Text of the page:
Honda WR-V is worthy but sluggish
It offers compact SUV practicality and small hatchback levels of nippiness
You have to hand it to Honda. Not only does it manufacture a wide variety of machinery, from water crafts to an aeroplane. Also it never needed to prove that it can match most car market standards. This is the new Honda WR-V, a crossover that’s loosely based on the long-serving Honda Jazz hatchback.
There is a pronounced pseudo off-road car stance to the WR-V. Its tapering roofline is designed to create a coupé look while a raised road stance and sharply defined face and rear with large headlights are intended to give the car a cutesy aggression.
With 77mm more height, 38mm more ground clearance and 125mm extra wheelbase than the Jazz, the WR-V is offering compact SUV practicality and small hatchback levels of nippiness.
If you need to carry large items then the vehicle is formidable in this area. Its foldable rear seats are easy to flip and the resultant space can swallow 1,88ll, some 100l more than a Jazz. It is also in this interior where Honda’s belief in its legacies is also seen and felt.
The fit and finish has the same precision, style and wise choice of materials as you’ll find in almost all other Honda products.
Equipment levels are excellent for the niche. The standard equipment list on the top-spec 1.2 Elegance model has ABS brakes, LED daytime running lights, cruise control and keyless access in its repertoire.
As to the drive, a superficial interrogation quickly reveals it’s an easy steer with predictable handling. But it isn’t vice-free. The naturally-aspirated 1.2l four-cylinder engine with 66kW and 110Nm is too weak to pull 1,108kg of Honda crossover. To get it going you need to pile on the revs to about 4,500rpm where its iVTEC rewards with a mild burst of speed but below that mark it’s frustrating.
Solace can be found in the lightness of its clutch operation and steering action. Flip the script and the lack in power should translate to fewer litres of fuel quaffed when pootling about urban areas.
Honda claims 6.4l/100km but I couldn’t match that figure, instead expending numerals closer to the 8l/100km mark due to its constant need of revs to get moving. Stick to town driving where it feels happiest and should you need to use freeways, then head directly to the slower lanes, activate the cruise control and crank up the volume as it has a decent sounding entertainment system.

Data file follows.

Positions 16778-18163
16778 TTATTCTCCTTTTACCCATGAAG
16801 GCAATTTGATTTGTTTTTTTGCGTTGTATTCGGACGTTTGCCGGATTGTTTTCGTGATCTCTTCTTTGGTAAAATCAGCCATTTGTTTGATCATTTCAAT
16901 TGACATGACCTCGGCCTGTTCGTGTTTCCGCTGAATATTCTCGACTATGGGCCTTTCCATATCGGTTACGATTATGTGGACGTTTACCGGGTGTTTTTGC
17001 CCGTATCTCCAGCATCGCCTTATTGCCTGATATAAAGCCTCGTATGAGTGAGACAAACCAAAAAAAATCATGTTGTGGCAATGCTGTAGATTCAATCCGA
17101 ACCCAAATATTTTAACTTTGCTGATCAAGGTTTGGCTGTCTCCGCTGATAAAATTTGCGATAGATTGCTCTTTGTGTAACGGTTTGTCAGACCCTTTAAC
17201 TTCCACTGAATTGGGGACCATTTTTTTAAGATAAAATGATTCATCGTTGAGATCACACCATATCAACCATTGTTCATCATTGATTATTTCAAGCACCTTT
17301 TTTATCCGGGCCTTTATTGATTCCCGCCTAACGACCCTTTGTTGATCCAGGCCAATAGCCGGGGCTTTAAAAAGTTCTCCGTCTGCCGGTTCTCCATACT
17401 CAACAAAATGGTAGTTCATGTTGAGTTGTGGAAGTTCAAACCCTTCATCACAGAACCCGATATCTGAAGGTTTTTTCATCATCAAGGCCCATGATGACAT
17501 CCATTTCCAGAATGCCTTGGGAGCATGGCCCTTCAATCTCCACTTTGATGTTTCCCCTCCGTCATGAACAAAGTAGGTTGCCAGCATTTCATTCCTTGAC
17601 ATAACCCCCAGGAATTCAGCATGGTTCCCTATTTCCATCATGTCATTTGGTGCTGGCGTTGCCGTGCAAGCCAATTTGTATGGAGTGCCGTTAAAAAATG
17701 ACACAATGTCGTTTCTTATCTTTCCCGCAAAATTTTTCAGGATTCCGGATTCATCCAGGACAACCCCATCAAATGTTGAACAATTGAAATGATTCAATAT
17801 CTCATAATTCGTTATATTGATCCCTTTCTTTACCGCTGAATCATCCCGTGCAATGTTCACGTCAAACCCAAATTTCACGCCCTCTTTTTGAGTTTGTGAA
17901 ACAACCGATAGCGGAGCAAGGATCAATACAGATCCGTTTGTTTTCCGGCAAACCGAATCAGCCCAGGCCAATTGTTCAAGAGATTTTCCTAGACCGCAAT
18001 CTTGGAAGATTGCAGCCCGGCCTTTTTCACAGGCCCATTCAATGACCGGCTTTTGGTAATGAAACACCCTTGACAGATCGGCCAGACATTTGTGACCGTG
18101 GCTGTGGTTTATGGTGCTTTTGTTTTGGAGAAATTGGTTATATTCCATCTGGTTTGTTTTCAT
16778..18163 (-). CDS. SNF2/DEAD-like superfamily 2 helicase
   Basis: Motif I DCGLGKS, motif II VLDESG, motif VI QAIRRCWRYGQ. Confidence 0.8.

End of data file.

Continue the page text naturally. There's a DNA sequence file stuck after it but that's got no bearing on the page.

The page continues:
Price rivals are the Ford EcoSport, Hyundai Venue, Mahindra XUV 300 and Suzuki’s Vitara Brezza and the segment is growing steadily with new contenders such as Renault’s Kiger and Kia’s Sonet lining up to fill in the gaps.
Nonetheless the WR-V represents a bold leap forward from a brand that seldom panders to mass market whims. It’s attractive to look at and, above all, decent value for Honda people who want to upgrade towards soft-roader ownership.
Type: Four-cylinder petrol
Type: Five-speed manual
Type: Front-wheel drive
Top speed: N/A
Fuel Consumption: 6.4l/100km (as claimed); 7.8l/100km (as tested)
ABS brakes, six airbags, USB port, air-conditioning, keyless access, park distance control rear with camera, climate control, Bluetooth, LED lights with daytime driving running lights, cruise control, front fog lamps, electric windows, multifunction steering wheel
COST OF OWNERSHIP
Warranty: Five years/200,000km
Maintenance plan: Four years/60,000km
Lease*: R6,891 per month
* at 10% interest over 60 months no deposit
Honda WR-V 1.2 Elegance
WE LIKE: Looks, spacious interior, build quality
WE DISLIKE: Tepid engine
VERDICT: Good buy for young urban families
Motor News star rating
Design * * * * *
Performance * *
Economy * * *
Ride/handling * * * *
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Value For Money * * *
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Ford EcoSport 1.0T Trend, 92kW/170Nm — R339,300
Haval H1 1.5, 69kW/130kW — R202,900
Hyundai Venue 1.0T Motion, 88kW/172Nm — R307,500
Mahindra XUV300 1.2T W8, 81kW/200Nm — R316,999
Suzuki Vitara Brezza 1.5 GLX, 77kW/138Nm — R289,900
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